At extremely high concentrations, relative to those occurring in the atmosphere, sulphur dioxide (SO2) has known antimicrobial properties. There is also circumstantial evidence, based on field surveys, to indicate that the occurrence and activities of a number of phylloplane fungi and soil microorganisms are correlated with atmospheric concentrations of SO2 occurring in parts of Europe and North America. The results of these studies need to be corroborated by controlled fumigation experiments applying realistic concentrations of SO2. Unfortunately such experiments have been rare.
The suggestion that SO2 may be affecting soil microorganisms merits serious consideration because of the fundamental role of these organisms in maintaining soil fertility, especially in forests. Events in the forest litter layer are considered to be particularly important because it forms an interface between the atmosphere and the soil system.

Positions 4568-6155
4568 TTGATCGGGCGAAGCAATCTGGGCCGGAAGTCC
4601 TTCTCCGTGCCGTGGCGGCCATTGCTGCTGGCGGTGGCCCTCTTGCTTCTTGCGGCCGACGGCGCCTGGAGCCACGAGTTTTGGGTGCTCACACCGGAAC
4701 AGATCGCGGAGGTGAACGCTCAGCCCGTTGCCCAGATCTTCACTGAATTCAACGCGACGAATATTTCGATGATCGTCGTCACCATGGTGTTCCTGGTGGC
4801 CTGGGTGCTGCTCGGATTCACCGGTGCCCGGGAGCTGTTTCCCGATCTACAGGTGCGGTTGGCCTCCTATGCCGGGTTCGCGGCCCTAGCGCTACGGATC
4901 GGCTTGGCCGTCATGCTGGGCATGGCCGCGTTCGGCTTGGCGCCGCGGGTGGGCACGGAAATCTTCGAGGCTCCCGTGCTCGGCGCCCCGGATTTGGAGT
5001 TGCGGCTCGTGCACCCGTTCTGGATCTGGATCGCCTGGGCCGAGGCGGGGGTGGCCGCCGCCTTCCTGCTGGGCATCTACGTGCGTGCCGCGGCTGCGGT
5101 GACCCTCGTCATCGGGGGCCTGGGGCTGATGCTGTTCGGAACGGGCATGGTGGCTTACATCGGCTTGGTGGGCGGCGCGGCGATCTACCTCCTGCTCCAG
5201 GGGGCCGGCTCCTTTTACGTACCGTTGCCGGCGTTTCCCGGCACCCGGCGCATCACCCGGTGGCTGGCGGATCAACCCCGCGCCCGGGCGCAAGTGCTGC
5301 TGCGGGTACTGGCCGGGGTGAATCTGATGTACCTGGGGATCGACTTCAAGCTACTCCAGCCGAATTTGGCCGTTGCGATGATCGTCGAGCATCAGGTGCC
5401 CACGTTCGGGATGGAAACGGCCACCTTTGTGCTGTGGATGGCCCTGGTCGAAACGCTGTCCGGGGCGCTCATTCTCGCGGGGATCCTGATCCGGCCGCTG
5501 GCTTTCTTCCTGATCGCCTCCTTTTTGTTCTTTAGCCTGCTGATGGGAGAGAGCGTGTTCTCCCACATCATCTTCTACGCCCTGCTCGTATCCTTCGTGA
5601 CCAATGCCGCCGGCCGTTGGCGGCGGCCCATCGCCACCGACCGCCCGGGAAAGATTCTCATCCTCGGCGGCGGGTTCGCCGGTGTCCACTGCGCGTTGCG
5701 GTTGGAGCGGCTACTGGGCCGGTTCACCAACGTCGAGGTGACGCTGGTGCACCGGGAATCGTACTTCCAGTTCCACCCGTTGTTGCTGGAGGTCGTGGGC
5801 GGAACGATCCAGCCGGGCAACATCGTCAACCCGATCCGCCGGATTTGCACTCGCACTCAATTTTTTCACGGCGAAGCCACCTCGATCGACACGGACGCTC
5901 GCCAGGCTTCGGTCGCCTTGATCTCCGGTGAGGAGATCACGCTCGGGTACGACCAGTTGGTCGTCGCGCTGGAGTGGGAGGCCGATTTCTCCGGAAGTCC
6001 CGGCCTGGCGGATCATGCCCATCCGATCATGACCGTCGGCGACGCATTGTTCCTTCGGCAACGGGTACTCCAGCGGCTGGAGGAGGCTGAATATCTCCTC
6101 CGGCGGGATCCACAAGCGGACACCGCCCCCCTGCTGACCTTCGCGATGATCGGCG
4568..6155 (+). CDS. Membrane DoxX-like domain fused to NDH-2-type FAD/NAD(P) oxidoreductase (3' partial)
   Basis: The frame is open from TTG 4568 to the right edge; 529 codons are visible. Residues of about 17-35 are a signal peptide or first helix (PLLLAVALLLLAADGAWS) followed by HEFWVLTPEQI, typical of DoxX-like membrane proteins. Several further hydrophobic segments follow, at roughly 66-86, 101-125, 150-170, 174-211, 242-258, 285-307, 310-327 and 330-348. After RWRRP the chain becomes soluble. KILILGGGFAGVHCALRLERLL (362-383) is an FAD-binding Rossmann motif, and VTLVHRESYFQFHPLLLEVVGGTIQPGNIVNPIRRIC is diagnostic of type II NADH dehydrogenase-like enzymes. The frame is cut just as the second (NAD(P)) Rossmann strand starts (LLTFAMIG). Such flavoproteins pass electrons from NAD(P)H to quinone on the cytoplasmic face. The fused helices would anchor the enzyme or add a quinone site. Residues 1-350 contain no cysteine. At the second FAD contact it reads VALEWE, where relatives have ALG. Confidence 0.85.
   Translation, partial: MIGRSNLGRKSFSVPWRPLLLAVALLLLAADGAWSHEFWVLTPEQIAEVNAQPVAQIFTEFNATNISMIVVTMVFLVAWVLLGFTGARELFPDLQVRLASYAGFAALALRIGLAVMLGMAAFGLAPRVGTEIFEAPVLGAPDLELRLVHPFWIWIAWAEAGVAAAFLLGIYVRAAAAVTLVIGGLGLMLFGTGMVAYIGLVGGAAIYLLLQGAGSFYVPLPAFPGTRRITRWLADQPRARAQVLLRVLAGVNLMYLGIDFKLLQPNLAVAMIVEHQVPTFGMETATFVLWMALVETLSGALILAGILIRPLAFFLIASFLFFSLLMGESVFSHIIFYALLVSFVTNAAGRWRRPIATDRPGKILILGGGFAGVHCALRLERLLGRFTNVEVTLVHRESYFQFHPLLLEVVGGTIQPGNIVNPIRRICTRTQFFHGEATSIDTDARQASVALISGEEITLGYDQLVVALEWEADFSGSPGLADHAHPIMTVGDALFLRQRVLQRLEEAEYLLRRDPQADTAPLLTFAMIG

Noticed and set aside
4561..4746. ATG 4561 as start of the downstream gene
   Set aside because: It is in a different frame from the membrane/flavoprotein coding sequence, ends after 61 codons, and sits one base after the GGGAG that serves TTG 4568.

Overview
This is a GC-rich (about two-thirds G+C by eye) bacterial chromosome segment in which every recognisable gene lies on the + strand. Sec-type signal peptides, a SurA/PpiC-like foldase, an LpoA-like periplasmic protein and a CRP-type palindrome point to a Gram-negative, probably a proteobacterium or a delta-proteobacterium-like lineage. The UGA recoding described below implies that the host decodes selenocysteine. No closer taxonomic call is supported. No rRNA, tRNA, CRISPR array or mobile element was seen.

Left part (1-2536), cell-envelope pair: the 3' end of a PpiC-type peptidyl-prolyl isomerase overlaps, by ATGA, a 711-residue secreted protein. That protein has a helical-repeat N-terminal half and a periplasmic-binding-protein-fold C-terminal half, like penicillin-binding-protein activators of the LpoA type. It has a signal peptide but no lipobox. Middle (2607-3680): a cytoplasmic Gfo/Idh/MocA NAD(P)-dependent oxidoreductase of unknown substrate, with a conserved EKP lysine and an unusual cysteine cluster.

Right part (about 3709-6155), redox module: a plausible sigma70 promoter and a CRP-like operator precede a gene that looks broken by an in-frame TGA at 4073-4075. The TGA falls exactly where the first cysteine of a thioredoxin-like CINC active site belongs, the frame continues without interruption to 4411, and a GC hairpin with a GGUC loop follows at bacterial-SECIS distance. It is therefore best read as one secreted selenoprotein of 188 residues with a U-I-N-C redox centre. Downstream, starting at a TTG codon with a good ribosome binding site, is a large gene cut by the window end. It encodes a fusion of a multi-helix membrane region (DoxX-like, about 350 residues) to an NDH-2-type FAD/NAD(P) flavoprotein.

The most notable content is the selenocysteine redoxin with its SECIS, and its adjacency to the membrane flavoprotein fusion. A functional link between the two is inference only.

The research described in this paper involved exposing leaf litter (from a Pinus sylvestris L. stand and a mixed deciduous woodland) to arithmetic mean concentrations of SO2 of less-than-or-equal-to 0.050-mu-l l-1 in controlled field-based experiments lasting up to 215 days. Fungal cultures, isolated from the pine litter, were also fumigated with less-than-or-equal-to 0.053-mu-l l-1 SO2 in laboratory-based studies.
Results showed that arithmetic mean concentrations of SO2 as low as 0.015-mu-l l-1 significantly reduced microbial activity (respiration) in both pine and deciduous litter in the open-air fumigation experiment. Results should also be interpreted in relation to the peak SO2 concentrations (often considerably higher than arithmetic means) to which the litter was exposed. Pure cultures of Cladosporium cladosporiodes (Fres.) de Vries and Coniothyrium olivaceum Bonord, isolated from the litter, were shown to be sensitive to SO2 concentrations of less-than-or-equal-to 0.053-mu-l l-1 in laboratory-based fumigations.
It is concluded that the dry deposition of SO2 to forest soils may have important implications for nutrient cycling processes and therefore forest productivity and community structure.
|Number of pages||18|
|Journal||Agriculture ecosystems & environment|
|Publication status||Published - Jan 1991|